Alberta labour minister to move on farm worker safety

The NDP government may be about to fulfil a longstanding pledge to Alberta farm workers, who are excluded from coverage under occupational health and safety, workers compensation and employment standards regulations.

Only 7 per cent of farm workers have Workers' Compensation Benefits

Farmworkers in Alberta are currently excluded from coverage under occupational health and safety, workers's compensation and employment standards regulations. (Jason Kryk/Canadian Press)

Alberta may be about to join the rest of Canada by enacting workplace safety legislation that covers farm workers.

The NDP is a longtime supporter of that protection and is now prepared to move on it, according to Labour Minister Lori Sigurdson.

"Everyone should be able to go to work regardless of the workplace and come home safe and be protected," she said.

The government has been meeting with stakeholders and will bring proposals forward this fall, she says, although she did not provide details.

​It's welcome news to Darlene Dunlop, a co-founder of the Farmworkers Union of Alberta, an organization working for more than a decade to bring about change.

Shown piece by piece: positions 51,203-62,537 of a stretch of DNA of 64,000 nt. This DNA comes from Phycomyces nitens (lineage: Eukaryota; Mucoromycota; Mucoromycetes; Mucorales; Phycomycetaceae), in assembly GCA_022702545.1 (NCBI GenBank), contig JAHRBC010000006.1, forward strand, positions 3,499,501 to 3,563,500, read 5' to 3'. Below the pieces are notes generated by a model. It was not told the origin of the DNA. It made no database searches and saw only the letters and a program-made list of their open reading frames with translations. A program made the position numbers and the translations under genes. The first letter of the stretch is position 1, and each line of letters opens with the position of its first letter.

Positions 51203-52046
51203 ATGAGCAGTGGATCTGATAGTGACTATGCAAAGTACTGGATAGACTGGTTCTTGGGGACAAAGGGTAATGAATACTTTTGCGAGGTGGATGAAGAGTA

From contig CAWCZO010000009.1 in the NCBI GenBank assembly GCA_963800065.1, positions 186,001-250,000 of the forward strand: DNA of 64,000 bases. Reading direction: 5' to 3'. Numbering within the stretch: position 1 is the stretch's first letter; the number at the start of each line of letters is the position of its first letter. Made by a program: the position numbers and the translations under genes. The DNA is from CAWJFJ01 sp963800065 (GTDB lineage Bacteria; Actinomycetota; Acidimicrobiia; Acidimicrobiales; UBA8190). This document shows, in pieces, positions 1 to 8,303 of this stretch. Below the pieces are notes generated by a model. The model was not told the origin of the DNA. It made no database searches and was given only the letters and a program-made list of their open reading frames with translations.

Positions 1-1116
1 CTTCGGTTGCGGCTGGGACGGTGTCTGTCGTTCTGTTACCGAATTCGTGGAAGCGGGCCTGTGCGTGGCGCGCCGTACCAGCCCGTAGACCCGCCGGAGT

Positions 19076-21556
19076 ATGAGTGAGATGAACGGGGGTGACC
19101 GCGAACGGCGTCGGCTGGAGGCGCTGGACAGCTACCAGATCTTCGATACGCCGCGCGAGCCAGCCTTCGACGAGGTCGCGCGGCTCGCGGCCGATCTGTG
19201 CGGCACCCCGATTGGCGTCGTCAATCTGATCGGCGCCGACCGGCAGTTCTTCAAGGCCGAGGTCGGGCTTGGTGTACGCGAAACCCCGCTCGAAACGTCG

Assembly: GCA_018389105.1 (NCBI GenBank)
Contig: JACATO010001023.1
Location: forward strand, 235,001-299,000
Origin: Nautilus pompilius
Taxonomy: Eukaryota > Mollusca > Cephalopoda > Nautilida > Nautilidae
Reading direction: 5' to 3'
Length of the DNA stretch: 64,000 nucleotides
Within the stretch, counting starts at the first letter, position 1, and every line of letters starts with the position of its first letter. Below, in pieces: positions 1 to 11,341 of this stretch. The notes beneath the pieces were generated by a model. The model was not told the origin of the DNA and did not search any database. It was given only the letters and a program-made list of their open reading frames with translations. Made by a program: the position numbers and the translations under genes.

Farm workers face dangerous situations all the time, and often they don't know what kind of chemicals they are spraying on crops, she says.

Lori Sigurdson, minister of jobs, skills, training and labour, is bringing forward workplace safety changes for farm workers this fall. (Terry Reith/CBC)

"Without labour standards, without occupational health and safety, you don't have a right to know these things. You don't have a right to refuse a dangerous job and keep your job."

The vast majority of farm workers are excluded from coverage under occupational health and safety, workers compensation and employment standards regulations.

Only about seven per cent of Alberta farmers provide workers with WCB coverage despite the conditions workers face regularly, Dunlop says.

"High-voltage electricity and water, or how about the pesticides that are used, and the workers are generally not given any training in how to use them," she said.

"So the taxpayer is on the hook for cost of care for about 93 per cent of workers who may get injured."

The government's comments on legislation coming this fall coincide with the annual Farm Workers Day in Alberta, sponsored by the Alberta Federation of Labour.


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